Charities Join Church in Offering to House Child Asylum Seekers
Monday, 22nd August 2011 at 4:06 pm
Australian Not for Profit organisations have renewed their calls for child refugees to be allowed to stay in Australia as the High Court decides upon their fate.
Both Baptcare and Mission Australia have pledged their expert welfare services to help support Crossway Baptist church – whose members have offered to house and care for refugee children for free.
The full bench of the High Court is meeting to consider an injunction on the Gillard Government’s asylum seeker swap deal with Malaysia.
Under the Gillard Government’s controversial four year plan, 800 asylum seekers who arrive in Australia by boat will be sent to Malaysia in exchange for accepting 4000 UN-processed refugees
The challenge before the High Court has been brought by refugee lawyer David Manne on behalf of 42 asylum seekers due to be sent to Malaysia – 6 of whom are unaccompanied minors.
The High Court case argues that Immigration Minister Chris Bowen is constitutionally the legal guardian of underage asylum seekers, and must act in their interests.
Melbourne-based Crossway Baptist church has offered to accommodate and care for unaccompanied refugee children at no cost to Australian taxpayers.
Senior Paster at Crossway, Dale Stephenson says his church believes the broader Australian population is not supportive of the deportation of unaccompanied minors – a policy he describes as inhumane.
Both Baptcare and Mission Australia have pledged their support to the initiative – Baptcare has offered case management to the families prepared to support the unaccompanied minors as well as individualised support to every child in care.
Mission Australia has offered its experience as one of the country’s largest providers of homelessness and youth services to support the church with developing procedures to ensure the care of children is delivered at high standards and with cultural sensitivity.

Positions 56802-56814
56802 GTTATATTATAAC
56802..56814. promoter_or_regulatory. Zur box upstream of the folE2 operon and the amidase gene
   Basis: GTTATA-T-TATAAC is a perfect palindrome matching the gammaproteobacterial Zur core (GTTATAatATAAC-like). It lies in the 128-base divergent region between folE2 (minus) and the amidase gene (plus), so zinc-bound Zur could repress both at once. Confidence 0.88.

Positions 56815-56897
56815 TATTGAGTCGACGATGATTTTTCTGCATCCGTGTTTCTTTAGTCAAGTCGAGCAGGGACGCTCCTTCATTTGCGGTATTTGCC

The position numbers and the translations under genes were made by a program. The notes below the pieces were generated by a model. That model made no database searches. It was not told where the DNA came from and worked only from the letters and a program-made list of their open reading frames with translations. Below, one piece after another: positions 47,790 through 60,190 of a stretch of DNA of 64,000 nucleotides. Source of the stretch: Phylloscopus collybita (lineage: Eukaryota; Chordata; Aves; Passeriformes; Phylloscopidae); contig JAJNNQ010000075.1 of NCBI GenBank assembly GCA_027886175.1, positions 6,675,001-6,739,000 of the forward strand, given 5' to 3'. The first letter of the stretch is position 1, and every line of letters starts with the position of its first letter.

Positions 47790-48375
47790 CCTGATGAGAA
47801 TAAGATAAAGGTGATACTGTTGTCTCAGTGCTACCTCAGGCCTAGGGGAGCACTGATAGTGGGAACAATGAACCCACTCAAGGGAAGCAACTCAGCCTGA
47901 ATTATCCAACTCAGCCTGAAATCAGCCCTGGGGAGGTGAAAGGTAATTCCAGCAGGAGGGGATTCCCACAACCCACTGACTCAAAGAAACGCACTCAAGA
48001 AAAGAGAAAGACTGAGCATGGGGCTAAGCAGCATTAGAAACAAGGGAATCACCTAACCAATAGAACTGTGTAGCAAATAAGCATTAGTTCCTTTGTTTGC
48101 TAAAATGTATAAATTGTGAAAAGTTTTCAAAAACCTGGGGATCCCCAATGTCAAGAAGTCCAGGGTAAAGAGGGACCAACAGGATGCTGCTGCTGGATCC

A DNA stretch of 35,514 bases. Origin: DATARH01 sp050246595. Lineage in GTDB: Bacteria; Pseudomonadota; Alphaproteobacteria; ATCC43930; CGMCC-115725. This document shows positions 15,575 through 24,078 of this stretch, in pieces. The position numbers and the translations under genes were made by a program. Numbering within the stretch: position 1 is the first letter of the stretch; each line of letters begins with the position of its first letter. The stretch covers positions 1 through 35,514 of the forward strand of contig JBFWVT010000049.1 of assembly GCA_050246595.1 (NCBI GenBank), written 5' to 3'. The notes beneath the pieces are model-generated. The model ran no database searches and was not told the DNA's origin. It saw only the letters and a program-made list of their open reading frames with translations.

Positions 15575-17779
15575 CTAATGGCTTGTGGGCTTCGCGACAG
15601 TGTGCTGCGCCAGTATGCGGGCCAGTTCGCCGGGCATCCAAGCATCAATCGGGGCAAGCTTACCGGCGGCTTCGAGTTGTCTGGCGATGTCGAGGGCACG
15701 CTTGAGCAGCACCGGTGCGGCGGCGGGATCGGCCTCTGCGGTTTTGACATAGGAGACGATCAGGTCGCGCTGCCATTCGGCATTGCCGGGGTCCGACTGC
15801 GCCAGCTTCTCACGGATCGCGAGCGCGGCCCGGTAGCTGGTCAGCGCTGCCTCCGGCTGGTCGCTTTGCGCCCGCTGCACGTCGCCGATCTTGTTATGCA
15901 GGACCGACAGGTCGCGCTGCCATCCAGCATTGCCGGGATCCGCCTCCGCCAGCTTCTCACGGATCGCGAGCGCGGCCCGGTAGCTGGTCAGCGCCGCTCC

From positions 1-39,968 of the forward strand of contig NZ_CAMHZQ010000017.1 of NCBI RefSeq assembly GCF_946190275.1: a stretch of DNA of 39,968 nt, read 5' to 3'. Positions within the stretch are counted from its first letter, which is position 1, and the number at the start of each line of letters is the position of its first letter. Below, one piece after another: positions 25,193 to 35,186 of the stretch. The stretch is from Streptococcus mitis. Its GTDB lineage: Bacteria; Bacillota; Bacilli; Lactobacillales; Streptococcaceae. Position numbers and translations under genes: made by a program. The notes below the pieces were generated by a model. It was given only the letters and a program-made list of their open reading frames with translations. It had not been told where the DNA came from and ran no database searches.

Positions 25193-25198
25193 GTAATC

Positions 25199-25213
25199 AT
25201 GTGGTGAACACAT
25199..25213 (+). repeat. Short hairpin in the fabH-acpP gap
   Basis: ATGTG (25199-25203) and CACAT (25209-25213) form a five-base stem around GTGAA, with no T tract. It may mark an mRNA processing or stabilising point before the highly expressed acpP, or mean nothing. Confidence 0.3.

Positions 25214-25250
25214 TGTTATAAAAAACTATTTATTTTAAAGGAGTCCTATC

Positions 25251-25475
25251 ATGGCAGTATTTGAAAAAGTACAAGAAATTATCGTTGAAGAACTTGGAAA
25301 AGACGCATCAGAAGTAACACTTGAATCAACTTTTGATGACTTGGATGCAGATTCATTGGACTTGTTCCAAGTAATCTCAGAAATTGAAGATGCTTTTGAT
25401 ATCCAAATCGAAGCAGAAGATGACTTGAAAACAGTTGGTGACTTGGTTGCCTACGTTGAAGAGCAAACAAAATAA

Baptcare’s Chief Executive Jeff Davey says sending asylum seekers to Malaysia – a country that is not a signatory to the 1951 International Refugee Convention – is a shocking proposal.
Mission Australia’s Chief Executive Toby Hall says the government must stick to the principles it promised when it was first elected in 2007 – a humane and even-handed approach to refugees and community-led care of refugee children.
For the past three years Baptcare has provided supported community-based accommodation, social work and advocacy to male asylum seekers while they await the outcome of their visa application. The program provides a sustainable model of community-based accommodation for asylum seekers and a viable alternative to homelessness, detention centres or deportation.
However, Baptcare says that despite the model being internationally recognised and informing the US’s detention and housing program for asylum seekers, the Australian Government has declined to consider it as an option.
Davey says many asylum seekers have experienced trauma and torture, experiences that most people could never contemplate or understand. The asylum seekers they support have been forced to flee their homelands under threat of persecution because of their race, religion, political beliefs or ethnicity.